February 20, 2013
Ansel Adams was born on Feb. 20, 1902, in San Francisco. His iconic black-and-white photographs, particularly of Yosemite National Park in the Sierra Nevada mountain range, became the images Americans hold of our western natural beauty, and though Adams was generally resistant to “art for life’s sake,” he became a voice for the preservation of our inheritance.
He was born into a family made prosperous by harvesting the very woods he later fell in love with. His grandfather founded a lumber business with mills in California and Oregon, which his father ran, though unsuccessfully, going bankrupt in 1911.
After a failed stint in a local school, Ansel was home-schooled by his parents, his aunt and by tutors. When he was eight, he read “The Children’s Plutarch,” a young adult re-working of Plutarch’s “Lives of the Noble Greeks and Romans,” biographies focused on men’s moral virtues and failings written in the late 1st century. The introduction to children’s version says they should understand that many of the great lives in the book started in slavery … “It will be well for them [children] to understand that human nature is a mixed and contradictory thing, and that out of the warring good and evil in it the good often triumphed.”
Home schooling was experiential for Ansel, who started a neighborhood newspaper, “West Clay Park Snooper;” and ventured into the offices of a local developer, Steven Born, who taught him drawing and drafting. Piano was an early love, one of his tutors was a neighbor, Henry Cowell, who became a famous composer, and Adams reveled in the talent he discovered. His parents learned that he had a “photographic” memory, and provided a series of piano instructors that taught Adams that “fluid expression could be achieved only through mastery of craft,” as Mary Street Alinder wrote her biography of Adams. Blessed with natural ability and unique talents that were fanned by his instructors, his ambition was to become a pianist.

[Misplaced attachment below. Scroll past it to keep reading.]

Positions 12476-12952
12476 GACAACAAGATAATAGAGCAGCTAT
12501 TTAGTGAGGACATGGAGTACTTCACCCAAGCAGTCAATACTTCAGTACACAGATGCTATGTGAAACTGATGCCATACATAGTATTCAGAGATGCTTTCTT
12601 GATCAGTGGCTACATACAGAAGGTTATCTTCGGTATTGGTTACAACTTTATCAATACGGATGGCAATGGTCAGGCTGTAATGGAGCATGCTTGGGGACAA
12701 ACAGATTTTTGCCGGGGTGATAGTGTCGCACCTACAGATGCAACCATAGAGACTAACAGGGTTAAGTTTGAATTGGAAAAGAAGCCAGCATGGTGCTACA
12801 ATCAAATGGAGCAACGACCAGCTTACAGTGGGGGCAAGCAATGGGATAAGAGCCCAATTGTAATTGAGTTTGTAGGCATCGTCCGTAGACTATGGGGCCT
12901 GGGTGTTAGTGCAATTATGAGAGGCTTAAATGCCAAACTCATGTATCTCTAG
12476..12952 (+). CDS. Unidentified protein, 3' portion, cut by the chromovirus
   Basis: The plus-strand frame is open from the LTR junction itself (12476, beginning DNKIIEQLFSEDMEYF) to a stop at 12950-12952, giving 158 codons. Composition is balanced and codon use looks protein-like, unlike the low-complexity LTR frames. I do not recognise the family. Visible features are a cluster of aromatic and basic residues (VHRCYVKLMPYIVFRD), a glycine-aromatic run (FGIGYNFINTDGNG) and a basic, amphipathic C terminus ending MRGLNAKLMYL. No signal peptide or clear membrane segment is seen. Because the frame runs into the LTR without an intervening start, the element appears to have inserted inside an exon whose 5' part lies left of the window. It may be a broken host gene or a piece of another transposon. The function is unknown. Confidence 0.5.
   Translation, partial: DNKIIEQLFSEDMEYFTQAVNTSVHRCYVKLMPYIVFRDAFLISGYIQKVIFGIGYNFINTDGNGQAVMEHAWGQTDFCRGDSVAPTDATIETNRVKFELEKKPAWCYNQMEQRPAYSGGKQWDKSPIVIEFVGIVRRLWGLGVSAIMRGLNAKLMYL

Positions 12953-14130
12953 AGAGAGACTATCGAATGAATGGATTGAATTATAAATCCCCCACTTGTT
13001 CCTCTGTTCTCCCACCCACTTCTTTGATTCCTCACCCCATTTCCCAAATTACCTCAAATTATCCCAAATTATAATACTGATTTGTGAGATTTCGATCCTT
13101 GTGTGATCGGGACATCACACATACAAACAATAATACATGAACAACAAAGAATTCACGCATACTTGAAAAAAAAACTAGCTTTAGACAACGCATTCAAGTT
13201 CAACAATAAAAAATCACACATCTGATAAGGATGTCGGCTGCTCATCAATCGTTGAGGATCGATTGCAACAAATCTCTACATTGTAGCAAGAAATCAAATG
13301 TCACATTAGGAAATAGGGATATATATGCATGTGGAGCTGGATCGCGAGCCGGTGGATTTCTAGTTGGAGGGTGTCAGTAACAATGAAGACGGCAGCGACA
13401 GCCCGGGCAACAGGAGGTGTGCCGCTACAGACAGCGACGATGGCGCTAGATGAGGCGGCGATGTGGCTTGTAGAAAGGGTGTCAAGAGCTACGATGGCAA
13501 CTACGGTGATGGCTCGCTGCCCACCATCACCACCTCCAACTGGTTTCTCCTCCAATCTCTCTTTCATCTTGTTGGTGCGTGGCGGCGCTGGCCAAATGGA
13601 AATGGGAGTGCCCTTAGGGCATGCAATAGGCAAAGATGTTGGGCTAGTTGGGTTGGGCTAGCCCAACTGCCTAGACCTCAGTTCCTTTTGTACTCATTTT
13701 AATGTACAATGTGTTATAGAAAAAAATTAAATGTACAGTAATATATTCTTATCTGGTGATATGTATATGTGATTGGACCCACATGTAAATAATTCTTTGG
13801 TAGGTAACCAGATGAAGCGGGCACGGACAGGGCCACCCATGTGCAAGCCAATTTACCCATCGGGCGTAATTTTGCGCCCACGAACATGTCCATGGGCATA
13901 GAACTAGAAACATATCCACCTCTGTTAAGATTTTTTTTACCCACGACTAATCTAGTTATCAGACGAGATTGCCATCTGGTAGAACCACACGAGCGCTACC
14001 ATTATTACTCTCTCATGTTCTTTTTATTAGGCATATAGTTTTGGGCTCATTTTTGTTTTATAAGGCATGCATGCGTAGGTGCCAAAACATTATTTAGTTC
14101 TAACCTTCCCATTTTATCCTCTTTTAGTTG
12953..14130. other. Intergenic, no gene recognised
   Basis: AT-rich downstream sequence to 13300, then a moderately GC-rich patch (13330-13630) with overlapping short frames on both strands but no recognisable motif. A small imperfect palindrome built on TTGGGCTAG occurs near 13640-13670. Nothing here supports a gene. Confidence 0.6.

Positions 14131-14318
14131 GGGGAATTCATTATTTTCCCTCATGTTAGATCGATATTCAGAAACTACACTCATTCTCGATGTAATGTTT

In 1915, his birthday present was a yearlong pass to the Panama-Pacific Exposition in San Francisco, for which the Palace of Fine Arts was built, and he went to the exposition almost every day from the opening on Feb. 20 to its close on Dec. 4. He attended lectures, concerts, and played in the “Zone,” where roller coasters and other rides awaited.
And in 1916, after reading “Heart of the Sierras,” by J. M Hutchings, with its 154 maps and illustrations, he took his first trip to Yosemite; the first of an annual pilgrimage. His father gave him a Kodak Brownie for the trip, and he returned the following year with better cameras and gear. He joined the Sierra Club when he was 17 and went to work as a caretaker in its Yosemite Valley visitor center.
Adams spent his summers hiking and working in the Sierra Nevada, shooting pictures, and the rest of the year working at the piano. His smallish hands eventually precluded his piano ambitions.
He published his first photographs in 1921, and his first portfolio, “Parmelian Prints of the High Sierras,” in 1927, which featured “Monolith, the Face of Half Dome,” one of the images that cemented his career. With the patronage of San Francisco businessman Albert Bender, the portfolio was financially successful, and Adams’ career, during which he took more than 40,000 HYPERLINK "http://ccp.uair.arizona.edu/item/4538" photographs, published several books, showed in numerous museums and magazines, was launched.
Until the 1970s, Adams income depended on his commercial shoots, with clients like Kodak, Fortune magazine, Pacific Gas and Electric and AT&T.
He did also shoot in color.